Public goods are a compelling example where the government is central, and the things that are not done by the government are hard to achieve through purely private initiatives other than pure philanthropy. Knowledge is the ultimate public good -- once a research paper is released on a website it is non-rival and non-excludable -- and we need public funding for research. When one person coughs and communicates Covid-19 to another, this is a negative externality, and there is some role for the government in reducing this externality. The main task of health policy thinking lies in analysing the landscape of public health, identifying the market failures (public goods and externalities), defining the tasks of the government, and finding a path to achieving state capacity on these functions.

Where should each function be placed?

Once we have a picture of the various functions which have to be performed in public health, we come to the question of the best place where it should be performed: the union government or the state government or the local government. The famous `Subsidiarity principle' of public economics asserts that every function should be placed at the lowest level of government where it can possibly be performed.

As an example, Amy Harman and Farah Stockman have an article in the New York Times which describes the treatment of travellers from China into the US. The federal government (which we in India call the union government) is the right agency to track flights and obtain lists of passengers. After this, there is a handover of information, that person x flew in from China, to the local government where that person resides. At this point, the local government is the one best equipped to work on contact tracing, testing, and isolation. This is an optimal allocation of the two tasks. It is hard for a local government to keep track of who flew in from China. It is hard for the union government to manage front line staff in a city or a district.

It is interesting and important to think about the elements of a public health system, and to think about the optimal placement of each of these elements, between the union, state and local governments. However, we do not engage in policy thinking on a tabula rasa. We do policy thinking in India where the Constitution of India has a well-developed point of view on these questions, and amendments to the Constitution on this aspect are rare. Hence, our puzzle in thinking about public health in India lies in taking full cognisance of the Constitutional scheme and best adapting it for our present understanding.

Health in the Indian Constitution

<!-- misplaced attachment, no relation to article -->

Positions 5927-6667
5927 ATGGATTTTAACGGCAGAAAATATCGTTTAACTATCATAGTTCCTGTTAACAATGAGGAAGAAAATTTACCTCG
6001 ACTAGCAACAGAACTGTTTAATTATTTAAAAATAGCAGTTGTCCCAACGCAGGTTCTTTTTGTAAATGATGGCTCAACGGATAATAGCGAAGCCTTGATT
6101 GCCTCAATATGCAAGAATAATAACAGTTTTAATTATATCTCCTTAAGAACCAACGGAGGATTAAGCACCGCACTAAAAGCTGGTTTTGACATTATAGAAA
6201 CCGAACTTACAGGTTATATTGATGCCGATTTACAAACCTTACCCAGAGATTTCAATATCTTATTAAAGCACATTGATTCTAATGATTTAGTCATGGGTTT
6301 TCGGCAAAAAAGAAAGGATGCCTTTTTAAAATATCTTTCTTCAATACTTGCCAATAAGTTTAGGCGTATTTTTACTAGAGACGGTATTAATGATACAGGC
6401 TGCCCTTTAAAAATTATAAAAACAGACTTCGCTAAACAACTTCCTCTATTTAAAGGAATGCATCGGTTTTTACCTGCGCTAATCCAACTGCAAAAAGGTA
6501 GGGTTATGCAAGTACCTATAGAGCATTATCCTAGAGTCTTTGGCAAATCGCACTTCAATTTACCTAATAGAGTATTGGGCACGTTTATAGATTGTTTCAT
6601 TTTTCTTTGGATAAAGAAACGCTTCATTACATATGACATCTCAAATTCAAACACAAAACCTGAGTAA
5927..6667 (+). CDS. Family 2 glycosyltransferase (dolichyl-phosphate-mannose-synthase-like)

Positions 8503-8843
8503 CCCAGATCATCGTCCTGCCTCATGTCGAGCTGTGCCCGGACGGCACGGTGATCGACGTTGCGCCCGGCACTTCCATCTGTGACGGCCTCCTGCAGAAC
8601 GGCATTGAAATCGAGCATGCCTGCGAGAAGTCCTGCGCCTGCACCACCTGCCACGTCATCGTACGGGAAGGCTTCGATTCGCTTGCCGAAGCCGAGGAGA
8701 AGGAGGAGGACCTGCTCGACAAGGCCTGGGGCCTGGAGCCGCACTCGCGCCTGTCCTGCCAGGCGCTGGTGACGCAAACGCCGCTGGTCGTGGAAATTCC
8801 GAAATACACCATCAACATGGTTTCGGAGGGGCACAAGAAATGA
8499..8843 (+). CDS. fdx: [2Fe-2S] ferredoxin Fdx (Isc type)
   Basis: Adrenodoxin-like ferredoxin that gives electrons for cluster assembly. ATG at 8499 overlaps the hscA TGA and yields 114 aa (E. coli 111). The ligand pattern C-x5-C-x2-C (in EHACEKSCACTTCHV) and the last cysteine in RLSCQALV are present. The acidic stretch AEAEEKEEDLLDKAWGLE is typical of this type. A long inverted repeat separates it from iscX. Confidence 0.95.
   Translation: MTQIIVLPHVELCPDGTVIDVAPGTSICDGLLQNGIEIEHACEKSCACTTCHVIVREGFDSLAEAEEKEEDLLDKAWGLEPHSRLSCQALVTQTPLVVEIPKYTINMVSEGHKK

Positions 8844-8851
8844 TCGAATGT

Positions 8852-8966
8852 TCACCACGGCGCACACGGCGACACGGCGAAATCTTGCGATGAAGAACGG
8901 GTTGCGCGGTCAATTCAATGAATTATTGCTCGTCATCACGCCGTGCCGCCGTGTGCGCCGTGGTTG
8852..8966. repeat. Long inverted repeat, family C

The distribution of subjects in the Constitution is reasonably elaborate. It sets up a division of labour between different levels of government, viz, the union, state, panchayat (rural local bodies), and municipalities through a list of subjects which are enumerated in its schedules VII, XI, and XII.

The Seventh Schedule of the Constitution lists the distribution of the subjects between the union and the states, while the eleventh and twelfth schedules deal with the distribution of responsibilities at the local level, i.e., panchayats and municipalities. Every policy thinker in India needs to fully understand these three schedules. Table 1 summarises the distribution of subjects in the domain of public health.





Port Quarantine

Schedule VII, List I, Item 28


Union agencies and institutions for professional, vocational or
technical training, etc.

Schedule VII, List I, Item 65


Co-ordination and determination of standards in institutions
for higher education or research and scientific and technical institutions

Schedule VII, List I, Item 66


Inter-state migration and inter-state quarantine

Schedule VII, List I, Item 81


Public health and sanitation; hospitals and

Schedule VII, List II, Item 6

Concurrent (both union and state subjects)

Lunacy and mental deficiency, including places for reception
or treatment of lunatics and mental deficients

Schedule VII, List III, Item 16


Medical education and profession

Schedule VII, List III, Items 25 and 26


Prevention of the extension from one State to another of
infectious or contagious diseases

Schedule VII, List III, Item 29


Health and sanitation, including hospitals, primary health
centres and dispensaries

Schedule XI, Item 23


Family welfare, women and child development

Schedule XI, Items 24 and 25


Social welfare, including welfare of the handicapped and
mentally retarded

Schedule XI, Item 26


Public health, sanitation conservancy and solid waste management

Schedule XII, Item 6


Safeguarding the interests of weaker sections of society,
including the handicapped and mentally retarded

Schedule XII, Item 9

Table 1: Distribution of 'health' related subjects in the Indian Constitution

There is a significant role of union government in subjects relating to contagious diseases and pandemics. It is also responsible for setting standards of medical education and profession along with the state government. On the other hand, state and local bodies are responsible for most public health functions such as sanitisation and family welfare.